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Blue is The Warmest Color

There is perhaps no other movie that merits a Golden Globe nomination more than Blue is the Warmest Color. The French film began garnering accolades at the Cannes Film festival, where it was awarded the prestigious Palme D’or. The three-hour emotional epic directed by acclaimed French-Tunisian director, Abdellatif Kechiche, bares reality to its core, daringly delves into the most intimate human experiences and challenges societal conformities and inhibitions. It stands as perhaps the most intense love story of the year while at the same time provoking some of the most heated controversy.
The film is a sexual coming-of-age story about a high-school girl, Adele (Adele Exarchopoulos), who falls for a slightly older blue-haired female artist, Emma (Lea Seydoux). The couple embarks on a passionate, steamy love affair, that eventually crumbles under the mundane pressures of life. From the earliest screenings critics raved about the film’s honest and poignant portrayal of first love, the fearless performances of Seydoux and Exarchopoulos and their ability to capture their hunger for each other and for life. But not everyone was impressed. Julie Maroh, who wrote the graphic novel on which the movie is based, criticized the use of heterosexual, rather than gay, actresses. But speaking to the HFPA, Kechiche said that the sexual propensities of the actresses were irrelevant. He just wanted two actresses who were able to incarnate the passion of the two characters and their attraction to each other. In fact, he refrained from choreographing the sex scenes, and let the actresses be guided by their passion for each other. “The only mandate was to experience it for themselves and that the camera was there to capture what was happening but it was also there to protect their freedom to explore and just experience it,” he said.
Shot from every angle with different lenses, those scenes are in fact explicit enough to prompt comparisons to pornography. But unlike pornographic movies, Blue is the Warmest Color tells the compelling emotional journey of a young girl, who experiences the joys and pains of profound love. Sex is merely a manifestation of the depth of her passion for her lover, and it was not the only activity that deepened the bond between them. The protagonists share all aspects of their lives through the vicissitudes of their affair: the taste of food, socializing with friends, intellectual conversations and family visits.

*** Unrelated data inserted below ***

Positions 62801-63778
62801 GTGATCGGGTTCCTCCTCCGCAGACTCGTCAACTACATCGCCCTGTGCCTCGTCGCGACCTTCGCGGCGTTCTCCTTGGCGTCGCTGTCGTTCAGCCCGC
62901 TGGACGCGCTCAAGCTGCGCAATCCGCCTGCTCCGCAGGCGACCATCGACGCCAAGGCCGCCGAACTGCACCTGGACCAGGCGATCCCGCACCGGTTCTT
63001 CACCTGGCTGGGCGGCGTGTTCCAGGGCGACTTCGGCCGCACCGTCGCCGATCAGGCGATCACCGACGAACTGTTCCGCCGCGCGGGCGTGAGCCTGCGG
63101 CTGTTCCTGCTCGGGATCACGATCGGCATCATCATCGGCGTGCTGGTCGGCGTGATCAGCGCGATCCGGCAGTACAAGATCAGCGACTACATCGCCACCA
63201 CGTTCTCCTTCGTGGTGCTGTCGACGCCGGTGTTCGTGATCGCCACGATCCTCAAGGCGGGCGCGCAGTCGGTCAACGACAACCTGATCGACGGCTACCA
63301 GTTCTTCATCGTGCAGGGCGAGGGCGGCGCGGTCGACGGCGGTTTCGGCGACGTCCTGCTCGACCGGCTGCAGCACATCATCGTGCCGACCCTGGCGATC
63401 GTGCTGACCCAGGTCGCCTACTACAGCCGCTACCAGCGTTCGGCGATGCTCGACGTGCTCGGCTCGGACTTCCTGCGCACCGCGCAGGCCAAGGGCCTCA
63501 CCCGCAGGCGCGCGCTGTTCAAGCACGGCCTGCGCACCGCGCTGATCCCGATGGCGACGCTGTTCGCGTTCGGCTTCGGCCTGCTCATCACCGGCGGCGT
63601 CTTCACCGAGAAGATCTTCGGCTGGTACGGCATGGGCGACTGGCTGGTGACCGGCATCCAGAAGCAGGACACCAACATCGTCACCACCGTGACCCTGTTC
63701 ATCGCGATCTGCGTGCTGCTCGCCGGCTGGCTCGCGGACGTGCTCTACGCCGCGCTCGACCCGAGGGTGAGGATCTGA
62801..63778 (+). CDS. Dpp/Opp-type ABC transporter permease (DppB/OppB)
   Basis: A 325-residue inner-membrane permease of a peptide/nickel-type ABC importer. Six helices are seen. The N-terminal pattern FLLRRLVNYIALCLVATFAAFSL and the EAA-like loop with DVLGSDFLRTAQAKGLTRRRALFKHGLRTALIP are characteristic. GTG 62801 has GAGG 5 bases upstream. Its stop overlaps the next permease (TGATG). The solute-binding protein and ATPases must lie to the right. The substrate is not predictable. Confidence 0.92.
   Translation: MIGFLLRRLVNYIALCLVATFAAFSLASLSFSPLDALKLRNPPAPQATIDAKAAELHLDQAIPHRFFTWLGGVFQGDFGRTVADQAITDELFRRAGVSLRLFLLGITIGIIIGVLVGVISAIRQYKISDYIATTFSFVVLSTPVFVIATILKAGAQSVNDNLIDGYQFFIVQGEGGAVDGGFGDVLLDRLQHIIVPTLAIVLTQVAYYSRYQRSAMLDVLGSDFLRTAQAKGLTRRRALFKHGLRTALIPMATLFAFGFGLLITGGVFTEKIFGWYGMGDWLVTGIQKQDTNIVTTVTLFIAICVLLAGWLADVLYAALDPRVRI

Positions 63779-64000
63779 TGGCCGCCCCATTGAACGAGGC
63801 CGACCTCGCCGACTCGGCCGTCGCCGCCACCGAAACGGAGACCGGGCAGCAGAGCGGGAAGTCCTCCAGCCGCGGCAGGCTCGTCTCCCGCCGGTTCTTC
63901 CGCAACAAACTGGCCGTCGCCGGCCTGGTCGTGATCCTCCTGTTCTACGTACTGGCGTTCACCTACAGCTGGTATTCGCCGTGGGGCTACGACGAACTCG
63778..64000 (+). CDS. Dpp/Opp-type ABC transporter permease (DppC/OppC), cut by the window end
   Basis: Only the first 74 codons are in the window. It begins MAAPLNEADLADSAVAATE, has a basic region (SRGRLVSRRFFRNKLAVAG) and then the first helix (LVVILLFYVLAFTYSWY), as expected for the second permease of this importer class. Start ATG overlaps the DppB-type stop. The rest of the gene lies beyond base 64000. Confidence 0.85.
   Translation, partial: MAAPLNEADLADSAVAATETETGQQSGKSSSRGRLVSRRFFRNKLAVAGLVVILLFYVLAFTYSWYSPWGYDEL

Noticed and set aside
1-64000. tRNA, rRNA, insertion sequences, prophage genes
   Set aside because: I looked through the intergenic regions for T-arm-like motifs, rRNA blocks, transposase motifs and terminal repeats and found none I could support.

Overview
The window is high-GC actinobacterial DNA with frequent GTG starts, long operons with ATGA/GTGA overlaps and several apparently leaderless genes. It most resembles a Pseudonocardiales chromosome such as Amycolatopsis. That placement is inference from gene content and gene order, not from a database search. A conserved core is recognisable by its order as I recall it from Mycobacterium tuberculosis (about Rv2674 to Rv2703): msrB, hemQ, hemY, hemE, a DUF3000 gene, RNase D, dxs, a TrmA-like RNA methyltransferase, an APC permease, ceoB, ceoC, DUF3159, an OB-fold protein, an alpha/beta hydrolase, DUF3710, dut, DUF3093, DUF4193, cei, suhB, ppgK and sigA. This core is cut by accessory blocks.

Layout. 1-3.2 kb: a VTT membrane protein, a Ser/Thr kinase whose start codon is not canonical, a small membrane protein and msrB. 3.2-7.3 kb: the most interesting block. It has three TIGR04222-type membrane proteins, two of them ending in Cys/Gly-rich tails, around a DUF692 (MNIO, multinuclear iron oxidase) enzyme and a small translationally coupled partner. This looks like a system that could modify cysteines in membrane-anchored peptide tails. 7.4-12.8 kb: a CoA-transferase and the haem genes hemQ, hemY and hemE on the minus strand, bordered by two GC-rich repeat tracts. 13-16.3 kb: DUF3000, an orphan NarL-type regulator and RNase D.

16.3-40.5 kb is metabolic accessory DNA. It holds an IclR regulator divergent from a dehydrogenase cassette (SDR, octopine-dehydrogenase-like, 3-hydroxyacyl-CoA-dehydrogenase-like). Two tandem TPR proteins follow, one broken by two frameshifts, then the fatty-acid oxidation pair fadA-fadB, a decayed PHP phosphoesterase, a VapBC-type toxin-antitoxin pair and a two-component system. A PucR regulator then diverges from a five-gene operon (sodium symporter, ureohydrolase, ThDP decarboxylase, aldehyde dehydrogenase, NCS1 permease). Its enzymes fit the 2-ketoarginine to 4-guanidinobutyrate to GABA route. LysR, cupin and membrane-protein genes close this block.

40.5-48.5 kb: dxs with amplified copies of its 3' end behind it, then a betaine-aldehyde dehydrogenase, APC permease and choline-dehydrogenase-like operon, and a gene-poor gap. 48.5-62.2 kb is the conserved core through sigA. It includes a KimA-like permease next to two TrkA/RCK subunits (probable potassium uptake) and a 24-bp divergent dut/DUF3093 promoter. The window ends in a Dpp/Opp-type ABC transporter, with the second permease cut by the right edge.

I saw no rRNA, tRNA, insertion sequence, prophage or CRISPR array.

The explicit nature of Blue has not been the only source of controversy. In September, a very public spat broke out between the director and his actresses, who claimed in a press interview that he was “horrible” and a bully, vowing never to work with him again. Seydoux broke into tears when she talked to the HFPA about the subject, reaffirming that she would never work with the director again, in spite of her admiration for his work. Kechiche’s reaction to his actresses’ grievance was utter shock, and he flatly denied the allegations. “To this day, I had only statements of love and gratitude for taking them onto this journey,” he told us at the HFPA press conference. He also accused Seydoux of poisoning the younger Exarchopoulos’ mind with her polemic. “I hired two actresses; they knew my prior work and knew the project they were getting into. The shoot was supposed to last two and a half months, but I had trouble drawing the performance from Seydoux, so it took twice as much time to shoot the film,” he said. Subsequently Exarchopoulos distanced herself from her initial comments, telling the HFPA that she would love to work with Kechiche again in spite of the hardship she had to endure during the shoot. “He is a genius and I owe him a lot,” she stressed.
In spite of the controversy, Blue is the Warmest Color has continued to gain critical praise and box-office success. It’s an indelible cinematic experience that will be remembered for a long time. It is not eligible for Academy Award consideration because it was not released before September 30th. HFPA rules, however, are broader and it was rewarded with a Golden Globe nomination.
Sam Asi